I rationalized these reports as little more than “echo chamber” attacks on Big Government. But a week later I read about it in The Hill. There it was: Koskinen confirming that when the IRS discovers undocumented immigrants have used a stolen SSN to apply for jobs or fill out W-2s but files their taxes using an Individual Tax Identification Number (ITIN) — a number often provided to undocumented immigrants to pay taxes — they get a pass from the agency.

According to the report, this will no longer be the agency’s standard operating procedure by January 2017, when the IRS will begin informing victims of employment-related identity fraud.

While that’s great news, it boggles the mind that such a situation could have been allowed to persist. Koskinen’s argument for not implementing a solution sooner was basically that people who want to pay taxes should be able to do so because collecting the revenue is in everyone’s best interest and that the agency could not find an effective way to notify compromised individuals while protecting sensitive taxpayer information on both sides.

Because Crime

While the IRS may be collecting revenue from the undocumented workers who are filing returns, Republicans on the Senate Finance Committee raised concerns of these filers actually receiving refunds from the IRS fraudulently. In theory, if an illegal worker gets a Social Security number, he can file three years of back taxes and claim the Earned Income Tax Credit, providing he can remember all the details of his off-the-books earnings during that time period.

Sen. Chuck Grassley (R-Iowa) asked Koskinen about this theory and Commissioner Koskinen confirmed:

To clarify my earlier comments on EITC, not only can an individual amend a prior year return to claim EITC, but an individual who did not file a prior year return may file a return and claim EITC (subject to refund limitations under section 6511 of the Internal Revenue Code). I would note that filing new returns for prior years would likely be difficult, since filers would have to reconstruct earnings and other records for years when they were not able to work on the books. Section 32 of the Internal Revenue Code requires an SSN on the return, but a taxpayer claiming the EITC is not required to have an SSN before the close of the year for which the EITC is claimed.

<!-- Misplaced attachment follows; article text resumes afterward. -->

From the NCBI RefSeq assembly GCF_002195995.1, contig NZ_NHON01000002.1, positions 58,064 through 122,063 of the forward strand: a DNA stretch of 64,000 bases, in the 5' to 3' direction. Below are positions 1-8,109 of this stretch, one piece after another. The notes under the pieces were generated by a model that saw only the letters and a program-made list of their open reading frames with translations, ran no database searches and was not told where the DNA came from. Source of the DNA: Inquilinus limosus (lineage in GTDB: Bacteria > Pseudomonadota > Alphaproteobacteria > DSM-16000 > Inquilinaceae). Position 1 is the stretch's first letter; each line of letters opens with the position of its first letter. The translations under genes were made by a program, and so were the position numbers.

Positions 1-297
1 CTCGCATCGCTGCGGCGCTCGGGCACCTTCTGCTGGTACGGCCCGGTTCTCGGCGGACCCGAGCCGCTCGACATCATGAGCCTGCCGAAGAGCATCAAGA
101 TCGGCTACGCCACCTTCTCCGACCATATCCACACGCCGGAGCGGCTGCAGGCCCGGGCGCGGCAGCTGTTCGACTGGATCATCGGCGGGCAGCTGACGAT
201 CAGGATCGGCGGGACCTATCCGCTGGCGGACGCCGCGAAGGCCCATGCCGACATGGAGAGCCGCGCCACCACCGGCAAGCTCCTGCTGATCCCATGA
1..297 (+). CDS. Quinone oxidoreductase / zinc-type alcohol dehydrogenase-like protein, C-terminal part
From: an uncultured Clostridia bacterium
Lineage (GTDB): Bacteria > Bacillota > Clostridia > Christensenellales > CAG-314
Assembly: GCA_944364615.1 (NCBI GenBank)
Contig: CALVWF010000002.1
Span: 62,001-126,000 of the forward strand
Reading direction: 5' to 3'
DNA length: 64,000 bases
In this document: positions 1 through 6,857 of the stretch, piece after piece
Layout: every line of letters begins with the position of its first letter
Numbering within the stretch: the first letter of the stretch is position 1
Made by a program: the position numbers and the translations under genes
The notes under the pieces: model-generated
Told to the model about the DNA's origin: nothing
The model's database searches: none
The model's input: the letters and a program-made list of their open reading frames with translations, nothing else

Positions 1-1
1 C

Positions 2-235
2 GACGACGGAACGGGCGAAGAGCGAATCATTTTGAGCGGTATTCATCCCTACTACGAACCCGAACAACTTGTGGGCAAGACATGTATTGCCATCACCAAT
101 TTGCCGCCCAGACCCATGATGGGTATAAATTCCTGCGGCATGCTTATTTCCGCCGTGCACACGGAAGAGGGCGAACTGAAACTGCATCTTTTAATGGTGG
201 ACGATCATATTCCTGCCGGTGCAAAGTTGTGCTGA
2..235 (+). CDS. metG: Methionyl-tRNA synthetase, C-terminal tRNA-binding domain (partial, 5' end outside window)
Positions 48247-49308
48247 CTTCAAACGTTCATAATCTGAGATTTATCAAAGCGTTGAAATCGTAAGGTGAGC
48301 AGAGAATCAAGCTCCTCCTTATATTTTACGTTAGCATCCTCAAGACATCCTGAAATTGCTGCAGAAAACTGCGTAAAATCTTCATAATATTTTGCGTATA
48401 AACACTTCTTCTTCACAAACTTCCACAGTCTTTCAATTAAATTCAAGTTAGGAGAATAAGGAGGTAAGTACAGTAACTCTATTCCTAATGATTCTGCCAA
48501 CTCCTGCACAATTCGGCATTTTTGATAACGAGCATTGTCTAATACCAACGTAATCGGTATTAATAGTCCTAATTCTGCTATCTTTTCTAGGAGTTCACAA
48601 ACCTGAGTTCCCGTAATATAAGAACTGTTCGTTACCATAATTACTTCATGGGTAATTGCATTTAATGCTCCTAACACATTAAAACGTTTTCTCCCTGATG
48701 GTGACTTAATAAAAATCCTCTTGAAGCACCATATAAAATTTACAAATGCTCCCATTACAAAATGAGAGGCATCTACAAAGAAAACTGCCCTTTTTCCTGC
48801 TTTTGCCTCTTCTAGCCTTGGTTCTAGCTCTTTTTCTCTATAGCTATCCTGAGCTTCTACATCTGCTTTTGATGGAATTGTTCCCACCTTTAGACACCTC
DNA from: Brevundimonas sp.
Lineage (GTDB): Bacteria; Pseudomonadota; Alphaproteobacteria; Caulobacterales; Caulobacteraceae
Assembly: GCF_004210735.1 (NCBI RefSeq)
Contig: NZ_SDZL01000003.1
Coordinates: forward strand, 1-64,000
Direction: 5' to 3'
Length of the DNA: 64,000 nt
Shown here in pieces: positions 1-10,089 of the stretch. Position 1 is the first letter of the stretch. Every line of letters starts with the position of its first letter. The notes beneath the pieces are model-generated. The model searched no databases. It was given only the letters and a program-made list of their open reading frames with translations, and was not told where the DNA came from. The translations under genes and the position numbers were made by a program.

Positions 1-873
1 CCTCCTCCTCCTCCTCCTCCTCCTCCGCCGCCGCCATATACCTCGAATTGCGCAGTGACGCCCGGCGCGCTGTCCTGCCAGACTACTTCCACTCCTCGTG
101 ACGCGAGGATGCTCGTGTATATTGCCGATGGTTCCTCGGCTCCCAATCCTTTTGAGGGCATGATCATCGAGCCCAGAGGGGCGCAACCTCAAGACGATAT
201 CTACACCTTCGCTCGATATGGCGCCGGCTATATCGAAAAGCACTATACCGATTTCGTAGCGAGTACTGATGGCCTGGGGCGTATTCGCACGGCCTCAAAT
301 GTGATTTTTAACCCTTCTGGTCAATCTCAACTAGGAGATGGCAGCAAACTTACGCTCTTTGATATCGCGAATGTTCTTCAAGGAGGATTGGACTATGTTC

When it comes to identity-related tax fraud, nothing is too complex if there’s a payoff. While I can’t say if the situation with unreported employment-related identity fraud as described here has ever been used to make unlawful grabs at Earned Income Tax Credits, this is just one question regarding what is doubtless countless possible crimes that can be committed because the IRS decided employment-related identity fraud should get a pass for the sake of revenue.

The bottom line is that if it can be imagined, it can be achieved. The fact that the IRS has essentially looked the other way when it comes to the unlawful use of personally identifiable information in the face of our identity crime Armageddon is inexcusable.

At the end of the day, this has to stop being viewed as a political issue. Republicans will blame the situation on President Obama’s “amnesty” policies geared toward getting undocumented immigrants integrated as taxpayers (maybe), Democratic voters (probably) and welfare recipients (for sure). In other words, the whole enchilada. Democrats eschew the amnesty label, preferring to talk about “a path to citizenship,” with the very serious goal of creating a safer, opportunity-filled world for immigrants who will (most likely) vote Democratic.

The problem: Neither party sees it as an epic fail.

This story is an Op/Ed contribution to Credit.com and does not necessarily represent the views of the company or its partners.